Ozark Season 4 Part II TV Review

by Natalie Kiser

Plot: Marty and Wendy are rid of Helen and climb to the top of Navarro’s empire. They find another opportunity to get out of the Ozarks but some past sins won’t stay buried and the most dangerous threats come from blood.

Review: It was difficult to review the first half of Ozark’s final season. Like many series that have split their final seasons into two parts, it becomes tough to view these as independent seasons rather than batches of episodes. From Breaking Bad and Mad Men to The Walking Dead and Better Call Saul, these marquee series are padding their final seasons rather than staying too long with another full season. In the case of Ozark, the first seven episodes were packed with plot development that ended with a stunning cliffhanger that has had fans talking for months. Now, the final seven episodes are here to bring the series to a close. While there is some resolution to the saga of the Byrde family, I was underwhelmed by the relatively quiet end to this series.

Without divulging any spoilers for these episodes, I can say that there were two significant moments from the first half of this season that I was waiting for answers to. Over the course of watching this concluding half, both plot threads were tied up. They also were both anticlimactic in taking what seemed to be a major moment in the series and resolving it abruptly and with minimal stakes to the overall story. I know that sounds cryptic, but there is clear disconnect in momentum from the first half of this season to the second. There was a propulsiveness in Part I that made the cliffhanger that saw multiple characters die and led me to believe a rampage was on the way. Instead, Part II slows things down and focuses on the ongoing schemes of Marty and Wendy Byrde.

While Jason Bateman’s Marty remains an integral part of this story, Part II of Ozark‘s final season spends an inordinate amount of time with Wendy (Laura Linney) and Ruth Langmore (Julia Garner). Both actresses do a phenomenal job with their characters this season and the shift is not altogether unwelcome. The issue comes from the increasingly illogical and out-of-character decisions that are made through these final episodes that seem to serve only to propel us towards the finale. The inclusion of Veronica Falcon as Camila Elizondro and Richard Thomas as Wendy’s father, Nathan, are solid additions to the cast, but they fall into the narrative cycle this series has become predicated on: Marty and Wendy keep double-crossing everyone to try and escape from the clutches of the cartel while also lining their own pockets. No matter what happens, this seems to just keep happening with the only real shift being that we know this is the last time.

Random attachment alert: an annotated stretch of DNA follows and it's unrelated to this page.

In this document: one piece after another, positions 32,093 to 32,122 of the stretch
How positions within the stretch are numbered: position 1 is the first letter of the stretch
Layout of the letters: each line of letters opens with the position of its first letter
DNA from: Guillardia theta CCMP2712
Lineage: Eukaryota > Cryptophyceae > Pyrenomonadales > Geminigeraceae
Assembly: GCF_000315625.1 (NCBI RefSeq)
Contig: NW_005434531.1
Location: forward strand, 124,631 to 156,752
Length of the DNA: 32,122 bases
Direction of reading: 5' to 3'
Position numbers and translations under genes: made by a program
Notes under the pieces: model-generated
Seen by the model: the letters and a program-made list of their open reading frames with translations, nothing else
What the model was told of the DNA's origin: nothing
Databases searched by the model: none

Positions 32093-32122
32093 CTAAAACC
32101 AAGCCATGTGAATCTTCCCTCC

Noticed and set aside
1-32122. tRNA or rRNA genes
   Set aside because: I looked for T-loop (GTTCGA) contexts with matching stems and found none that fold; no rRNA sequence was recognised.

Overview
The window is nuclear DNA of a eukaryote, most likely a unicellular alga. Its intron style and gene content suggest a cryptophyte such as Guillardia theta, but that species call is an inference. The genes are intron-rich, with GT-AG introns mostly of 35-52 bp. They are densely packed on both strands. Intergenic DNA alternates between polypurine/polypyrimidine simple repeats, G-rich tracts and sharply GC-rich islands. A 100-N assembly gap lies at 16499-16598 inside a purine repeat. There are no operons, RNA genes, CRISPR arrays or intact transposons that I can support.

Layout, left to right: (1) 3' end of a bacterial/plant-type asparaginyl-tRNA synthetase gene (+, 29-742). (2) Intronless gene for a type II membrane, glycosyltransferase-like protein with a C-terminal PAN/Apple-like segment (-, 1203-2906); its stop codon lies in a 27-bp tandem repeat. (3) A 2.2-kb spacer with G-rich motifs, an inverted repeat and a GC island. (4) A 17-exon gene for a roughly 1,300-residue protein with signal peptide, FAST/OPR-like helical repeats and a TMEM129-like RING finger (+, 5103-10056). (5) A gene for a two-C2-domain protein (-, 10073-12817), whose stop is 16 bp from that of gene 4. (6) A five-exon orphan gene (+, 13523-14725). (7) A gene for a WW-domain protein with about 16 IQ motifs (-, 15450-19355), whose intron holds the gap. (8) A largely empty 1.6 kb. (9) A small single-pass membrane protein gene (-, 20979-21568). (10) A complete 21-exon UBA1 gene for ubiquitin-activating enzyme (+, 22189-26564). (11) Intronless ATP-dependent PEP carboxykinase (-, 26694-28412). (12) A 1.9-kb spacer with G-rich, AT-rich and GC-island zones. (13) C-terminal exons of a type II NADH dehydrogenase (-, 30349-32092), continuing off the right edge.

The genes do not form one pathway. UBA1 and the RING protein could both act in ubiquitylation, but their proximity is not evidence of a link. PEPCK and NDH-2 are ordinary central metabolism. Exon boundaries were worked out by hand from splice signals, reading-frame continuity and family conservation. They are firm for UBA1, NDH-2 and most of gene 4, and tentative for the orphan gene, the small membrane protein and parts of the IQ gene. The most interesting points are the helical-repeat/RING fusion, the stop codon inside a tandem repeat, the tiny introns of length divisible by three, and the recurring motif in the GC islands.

The second half of the season also sees the return of several familiar faces from earlier in the series who play key roles as everything the Byrdes have planned comes to a head. While the body count on Ozark has always been calculated and no one has been safe, the safety of the main characters never feels in jeopardy. In earlier seasons, I wondered if any of the main cast would survive to the next season but that never feels like a risk even though there is nothing after these episodes. As I watched the story move to its end, I could not help but be underwhelmed by how safe this season ends up after the mid-season finale. And yet, while there are some surprises in these episodes, it never quite feels dangerous enough.

Showrunner Chris Mundy led the writing staff for this batch with director Amanda Marsalis helming four of the closing chapters alongside Melissa Hickey, Laura Linney, and Jason Bateman. Bateman, who directed four episodes of the first season as well as two in each subsequent season, directs the series finale which brings together all of the storylines that have built over the course of this series. Every chapter comes with a solid soundtrack of tunes that are hip-hop heavy this time around. The opening titles also feature the series’ trademark glyphs that help unpack what is about to come over the subsequent hour. All seven episodes clock in at a solid hour which makes this an intense and heavy run to get through.

Ozark has long been compared to series like Breaking Bad and Justified but it has never really embraced becoming either of those shows in terms of quality or structure. As much as I enjoyed this show, it has always been uneven in balancing emotion with drama and Part II of this season is no exception. While there are some genuinely memorable moments in this final season, the second half never rises to the level it needed to in order to stick the landing. The series finale, which is fitting, feels muted and doesn’t do justice to what came before it. While Ozark will not go down as one of the best series of all time, it will certainly rank as a very good one that just came up short. Still worth seeing the stellar turns from Bateman, Linney and Garner, Part II of Ozark‘s final season is good but not nearly as good as it could have been.

Ozark Season 4 Part II premieres on April 29th on Netflix.

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